WXXI AM News

Across the Universe

Our musicians, our writers, our artists, the culture that comes to visit us, the Elvis impersonators, the stars. WXXI Arts & Life Editor and Reporter Jeff Spevak takes a look at the local scene each week in Across the Universe.

Megan Leigh Barnard

Hanif Abdurraqib left Connecticut in the spring of 2017, after a painful breakup. Now he was back in his hometown of Columbus, Ohio. A wounded writer. Perfect. Anger and bitterness have filled many, many library shelves.

Except, it was too easy to be bitter, he says. “I don’t really write well when I’m bitter. And so I needed to figure out something for myself that served my writing.”

Hollywood Records

It is such a simple morning ritual. 

Daniel Armbruster gets out of bed. His own bed, after years of so many unfamiliar ones. He pours himself a bowl of granola, sets out the butter and bread for toast. 

There’s some sugar and vitamin C in the cupboard. What’s this, a bottle of C24H28ClN5O3? A chemical formula, better known as Dramamine. The date on the bottle says it’s expired, and it's no longer needed since the high-speed rock-and-roll life has slowed to a more manageable pace. Throw it out. 

And then, on to what “After Coffee" is really about.

Provided by Abilene

Danny Deutsch is watching the charts. Not the Billboard magazine charts. But The New York Times charts, tracking the new COVID-19 cases. And the COVID-19 deaths.

“It’s not something to trifle with,” he says.

Deutsch is the owner of Abilene Bar & Lounge, the tiny downtown Rochester club that’s offered a stage to local musicians -- and small but intriguing national acts -- for more than a dozen years now. But Abilene has been open and closed and open again throughout this coronavirus pandemic year. And closed again since November.

Library of Congress

Jenni Werner moved to Rochester 10 years ago. She certainly knew the stories of Susan B. Anthony and Frederick Douglass. Everyone who has sat through a junior history class has encountered those two.

Yet there is so much more to be found here, in widely diverse ways that often depart from standard definitions of history making. 

“The stories are incredible,” Werner says. “Some of the most progressive movements in the country have come from this part of New York state. Both historically, and now.”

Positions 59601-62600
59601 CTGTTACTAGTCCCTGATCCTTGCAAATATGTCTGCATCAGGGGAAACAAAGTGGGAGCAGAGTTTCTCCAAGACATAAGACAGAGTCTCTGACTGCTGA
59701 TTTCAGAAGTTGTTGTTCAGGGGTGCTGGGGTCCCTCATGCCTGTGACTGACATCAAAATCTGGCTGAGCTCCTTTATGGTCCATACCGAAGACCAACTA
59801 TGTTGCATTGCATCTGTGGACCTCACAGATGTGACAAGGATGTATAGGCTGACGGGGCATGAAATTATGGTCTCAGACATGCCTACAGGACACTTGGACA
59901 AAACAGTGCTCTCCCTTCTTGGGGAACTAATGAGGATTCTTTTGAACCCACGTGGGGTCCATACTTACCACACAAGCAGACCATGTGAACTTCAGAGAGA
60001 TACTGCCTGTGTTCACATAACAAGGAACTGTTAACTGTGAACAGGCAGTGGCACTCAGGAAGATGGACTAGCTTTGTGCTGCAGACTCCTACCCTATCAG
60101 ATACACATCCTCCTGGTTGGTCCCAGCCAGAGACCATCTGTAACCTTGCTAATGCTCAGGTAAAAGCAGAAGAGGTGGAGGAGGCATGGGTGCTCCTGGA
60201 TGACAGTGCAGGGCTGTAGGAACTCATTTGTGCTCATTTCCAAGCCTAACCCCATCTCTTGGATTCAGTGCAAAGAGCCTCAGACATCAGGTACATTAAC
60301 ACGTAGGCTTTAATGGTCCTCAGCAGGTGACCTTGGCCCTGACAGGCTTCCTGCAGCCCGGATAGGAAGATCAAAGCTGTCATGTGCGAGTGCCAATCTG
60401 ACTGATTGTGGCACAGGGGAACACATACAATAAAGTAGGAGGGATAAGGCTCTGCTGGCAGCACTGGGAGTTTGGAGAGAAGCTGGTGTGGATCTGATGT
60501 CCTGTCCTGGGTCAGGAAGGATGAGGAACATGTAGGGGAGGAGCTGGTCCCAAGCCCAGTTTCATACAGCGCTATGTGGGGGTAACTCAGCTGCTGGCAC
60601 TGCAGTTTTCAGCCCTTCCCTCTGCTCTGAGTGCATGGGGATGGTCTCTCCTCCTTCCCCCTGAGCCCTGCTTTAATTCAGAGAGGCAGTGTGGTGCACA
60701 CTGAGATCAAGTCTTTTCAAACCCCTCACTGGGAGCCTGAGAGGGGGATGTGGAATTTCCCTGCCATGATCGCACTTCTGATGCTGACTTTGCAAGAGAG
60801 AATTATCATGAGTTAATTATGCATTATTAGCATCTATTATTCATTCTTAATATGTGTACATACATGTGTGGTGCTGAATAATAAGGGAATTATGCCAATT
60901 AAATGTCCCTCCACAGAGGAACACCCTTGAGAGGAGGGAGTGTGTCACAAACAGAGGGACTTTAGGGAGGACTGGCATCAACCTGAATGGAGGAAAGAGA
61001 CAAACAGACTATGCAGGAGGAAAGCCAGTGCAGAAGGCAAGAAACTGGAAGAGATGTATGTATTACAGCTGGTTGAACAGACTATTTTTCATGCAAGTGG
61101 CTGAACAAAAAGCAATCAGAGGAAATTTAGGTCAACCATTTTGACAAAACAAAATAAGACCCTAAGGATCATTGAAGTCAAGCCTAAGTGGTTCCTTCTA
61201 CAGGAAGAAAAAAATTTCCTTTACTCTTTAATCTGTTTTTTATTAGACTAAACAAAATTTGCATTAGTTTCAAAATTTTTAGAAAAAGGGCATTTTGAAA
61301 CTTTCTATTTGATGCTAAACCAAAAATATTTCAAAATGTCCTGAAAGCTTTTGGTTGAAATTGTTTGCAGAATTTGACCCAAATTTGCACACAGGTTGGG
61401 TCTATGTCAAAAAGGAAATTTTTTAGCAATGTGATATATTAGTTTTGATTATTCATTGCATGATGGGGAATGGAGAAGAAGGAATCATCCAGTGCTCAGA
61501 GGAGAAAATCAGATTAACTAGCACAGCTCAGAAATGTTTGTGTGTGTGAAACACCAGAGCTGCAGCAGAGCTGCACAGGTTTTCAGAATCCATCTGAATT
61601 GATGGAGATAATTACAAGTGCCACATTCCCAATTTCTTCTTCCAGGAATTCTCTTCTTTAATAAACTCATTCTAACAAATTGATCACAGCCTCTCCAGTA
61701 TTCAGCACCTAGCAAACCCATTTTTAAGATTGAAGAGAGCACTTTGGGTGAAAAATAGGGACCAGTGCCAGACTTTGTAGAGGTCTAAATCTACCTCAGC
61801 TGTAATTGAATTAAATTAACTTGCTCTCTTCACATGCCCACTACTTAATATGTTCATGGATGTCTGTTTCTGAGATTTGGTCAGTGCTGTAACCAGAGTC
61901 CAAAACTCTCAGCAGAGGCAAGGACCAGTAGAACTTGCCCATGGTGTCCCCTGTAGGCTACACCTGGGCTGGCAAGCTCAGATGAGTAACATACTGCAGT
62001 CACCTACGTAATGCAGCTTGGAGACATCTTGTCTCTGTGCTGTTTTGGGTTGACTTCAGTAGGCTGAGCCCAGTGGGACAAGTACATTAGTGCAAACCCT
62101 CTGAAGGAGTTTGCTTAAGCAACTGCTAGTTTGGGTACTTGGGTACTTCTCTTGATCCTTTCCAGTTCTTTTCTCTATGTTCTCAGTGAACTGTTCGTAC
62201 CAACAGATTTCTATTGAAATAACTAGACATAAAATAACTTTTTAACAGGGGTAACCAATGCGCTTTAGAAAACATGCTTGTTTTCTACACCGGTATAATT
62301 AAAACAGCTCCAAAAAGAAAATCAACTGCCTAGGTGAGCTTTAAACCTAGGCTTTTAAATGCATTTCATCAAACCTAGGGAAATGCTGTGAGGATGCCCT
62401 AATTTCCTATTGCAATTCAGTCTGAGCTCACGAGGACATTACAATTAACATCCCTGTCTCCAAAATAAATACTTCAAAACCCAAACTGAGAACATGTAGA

“Hundreds and hundreds of plays can be written about this area.”

George Eastman Museum

The images are black and white, the movements of the actors are herky-jerky, which is what we’re used to seeing in silent films. The acting is hammy: Edgar Barrier twists the ends of his handlebar mustache! And the antics are slapstick: Joseph Cotton deftly scampers across an endless landscape of New York City rooftops, wrestling with uncooperative ladders.

Provided

The name of one of the great abolitionists now finds itself in rare air: Our rather pedestrian-monikered airport has been renamed the Frederick Douglass Greater Rochester International Airport.

“For Rochester to do that once again reinforces the social justice history, the social justice recognition, that has always been here,” says Carvin Eison.

Since departing Rochester in November, in search of warmer weather and an outdoors environment where COVID-19 might pose less of a threat, Amy Collins and Tim Clark have drawn a circuitous route through the South. Now these high-tech nomads have parked their RV trailer for a week or so in Southern California.

Goat Factory Media

As the carnival barkers say, step right up -- and see the amazing Geva Theatre Center schedule change before your very eyes.

This is the COVID-19 reality. There will be no flipping of a switch, so that everything suddenly goes back to “normal.” The emergence of the arts from the coronavirus pandemic will be a cautious, step-by-step process.

As Geva Artistic Director Mark Cuddy says, “We’re trying to step up into the season, every next production a little closer to normal.”

When ‘You’ve Got a Friend’ is the music

Feb 3, 2021
Ralph Meranto

In one graceful moment, Kelly Izzo Shapiro drifts away from Joni Mitchell's "Little Green" and, using the same guitar tuning, seamlessly slides into the opening notes of her own song, "Don't Be Afraid."

“Joni was saying goodbye to her daughter, who she put up for adoption,” Shapiro says. “And it’s this sort of, like, hopeful but sad message. So I have a song about saying goodbye to my daughter. And it’s a sort of hopeful but sad song as well.”

Carla Coots

Brian Lindsay has known for a long time how to write a song that goes straight to the heart.

There was “East Side of the River,” from his 2004 album “The Crossing.” A lament of unrequited love -- her family thinks he’s not good enough for her -- wrapped in Springsteen-like wailing harmonica, drama-drenched guitar and the two banks of the Genesee River as metaphor: “You and I worlds apart, with a river in between.”

And “King of the Mountain,” from his 2009 album “Esperanza,” a coming-of-age yowl with echoes of Steve Earle.

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